Originally Posted by martok2112
We cannot judge the Kelvin incident by current day standards though. Likely the protocols for dealing with deep-space, first contact scenarios, especially hostile ones, would probably be different in the far future
We really can't judge how Starfleet does anything in any time frame because of it's tendency to pick and choose when to 'seem' to resemble something contemporary and then when it goes off on it's own 'dramatic license' tangent and comes up with something totally different.
Like the oft-debated families on starships. It is a fictional universe and a fictional service at the end of the day.
By the standards of protocol likely set forth in Trek's 23rd century timeline, Robau acted as correctly as he could.
Which, given how often Kirk got himself in trouble by going into situations unprepared would seem to be the case.
Which also ties into certain dramatic license elements I mentioned on another thread. If we take one of the BIG procedurally suspect conciets on Star Trek
(the series) we have the most famous one of all.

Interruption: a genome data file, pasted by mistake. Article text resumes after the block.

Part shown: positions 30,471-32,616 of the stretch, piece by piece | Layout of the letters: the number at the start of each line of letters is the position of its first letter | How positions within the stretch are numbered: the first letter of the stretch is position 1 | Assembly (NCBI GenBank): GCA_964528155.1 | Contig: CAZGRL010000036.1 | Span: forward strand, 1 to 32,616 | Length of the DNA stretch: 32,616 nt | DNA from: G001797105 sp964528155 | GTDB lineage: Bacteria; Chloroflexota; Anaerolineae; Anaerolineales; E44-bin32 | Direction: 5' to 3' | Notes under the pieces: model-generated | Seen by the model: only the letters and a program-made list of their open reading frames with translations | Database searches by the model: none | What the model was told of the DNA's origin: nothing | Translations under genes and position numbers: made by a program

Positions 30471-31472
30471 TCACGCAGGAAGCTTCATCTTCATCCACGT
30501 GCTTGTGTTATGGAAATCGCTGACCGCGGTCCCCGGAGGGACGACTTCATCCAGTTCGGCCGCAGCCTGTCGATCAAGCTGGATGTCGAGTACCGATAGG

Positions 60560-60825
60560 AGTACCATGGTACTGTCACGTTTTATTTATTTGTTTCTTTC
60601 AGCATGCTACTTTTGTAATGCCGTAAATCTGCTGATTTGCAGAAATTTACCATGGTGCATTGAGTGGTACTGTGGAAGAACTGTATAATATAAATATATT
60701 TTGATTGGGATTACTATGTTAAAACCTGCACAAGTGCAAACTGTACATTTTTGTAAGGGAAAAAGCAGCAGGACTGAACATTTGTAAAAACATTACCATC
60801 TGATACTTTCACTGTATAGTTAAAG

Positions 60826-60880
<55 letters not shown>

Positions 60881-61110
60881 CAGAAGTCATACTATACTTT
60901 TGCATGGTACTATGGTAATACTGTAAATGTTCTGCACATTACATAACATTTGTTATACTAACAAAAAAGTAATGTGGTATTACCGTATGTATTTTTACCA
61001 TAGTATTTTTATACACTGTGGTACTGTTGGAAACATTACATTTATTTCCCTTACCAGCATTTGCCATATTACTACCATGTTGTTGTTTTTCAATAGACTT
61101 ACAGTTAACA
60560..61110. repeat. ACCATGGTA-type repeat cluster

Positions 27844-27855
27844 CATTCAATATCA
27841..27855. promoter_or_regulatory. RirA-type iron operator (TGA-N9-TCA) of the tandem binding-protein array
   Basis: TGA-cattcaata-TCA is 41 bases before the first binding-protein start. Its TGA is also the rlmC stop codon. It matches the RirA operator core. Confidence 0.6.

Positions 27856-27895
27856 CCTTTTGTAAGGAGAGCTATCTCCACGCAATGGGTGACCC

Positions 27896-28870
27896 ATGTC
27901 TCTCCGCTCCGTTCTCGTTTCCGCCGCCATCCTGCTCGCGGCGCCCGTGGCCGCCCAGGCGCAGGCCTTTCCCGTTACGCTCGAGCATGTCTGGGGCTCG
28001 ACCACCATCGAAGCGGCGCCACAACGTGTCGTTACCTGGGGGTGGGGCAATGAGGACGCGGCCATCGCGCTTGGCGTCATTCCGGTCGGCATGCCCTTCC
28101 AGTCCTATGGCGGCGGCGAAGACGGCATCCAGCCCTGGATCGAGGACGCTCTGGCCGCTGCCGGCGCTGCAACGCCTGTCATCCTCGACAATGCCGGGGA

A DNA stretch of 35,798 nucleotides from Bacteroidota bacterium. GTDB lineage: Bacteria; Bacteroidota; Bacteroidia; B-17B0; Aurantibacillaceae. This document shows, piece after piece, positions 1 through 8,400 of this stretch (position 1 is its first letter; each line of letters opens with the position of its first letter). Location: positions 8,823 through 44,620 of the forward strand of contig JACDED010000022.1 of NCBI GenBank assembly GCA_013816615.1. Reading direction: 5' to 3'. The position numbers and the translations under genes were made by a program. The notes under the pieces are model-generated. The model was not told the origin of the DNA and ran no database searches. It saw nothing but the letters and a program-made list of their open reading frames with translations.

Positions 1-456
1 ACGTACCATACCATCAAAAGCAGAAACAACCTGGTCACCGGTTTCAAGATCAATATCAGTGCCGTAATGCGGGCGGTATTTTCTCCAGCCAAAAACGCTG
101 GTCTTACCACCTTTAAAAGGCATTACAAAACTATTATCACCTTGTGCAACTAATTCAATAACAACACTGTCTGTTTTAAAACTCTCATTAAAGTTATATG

That on an almost weekly basis the three most important and vital people on the ship beam down to planets and environments which have often not been fully surveyed or charted and then something goes amiss and either they or the ship find themselves in danger as a result. Actions they repeat on an alarmingly regular basis!
contemporary service or military (now or even as far as I can tell even in the 60s) that I can think of would such senior important officers ever be allowed anywhere near danger or risk in that manner right off the bat. There are people sent in to do that instead and they stay back on the ship where it's safe. But in the pursuit of licence viewers have accepted that it was perfectly normal for Kirk to get himself into a mess frequently because of that action!
Which at least was a situation that TNG fixed to a degree.
This is really nothing to do with any larger themes or ideas at play, but a symptom of the licence with which Star Trek
(like almost every TV show and film to some level) has always operated on on a nuts and bolts plot structure level. Sadly I must be of the long term opinion that if we're looking for every plot or event in Star Trek
to make sense.................well, I think we'll probably have invented Warp Drive for real
before that happens.
It just comes down to what you can (or are) willing to suspend/accept in the pursuit of watching it all.
(And as a general aside, I don't think turning Robau into some sort of pre-emptive-super-soldier-come-suicide-bomber would have invested the film with any more sense either.)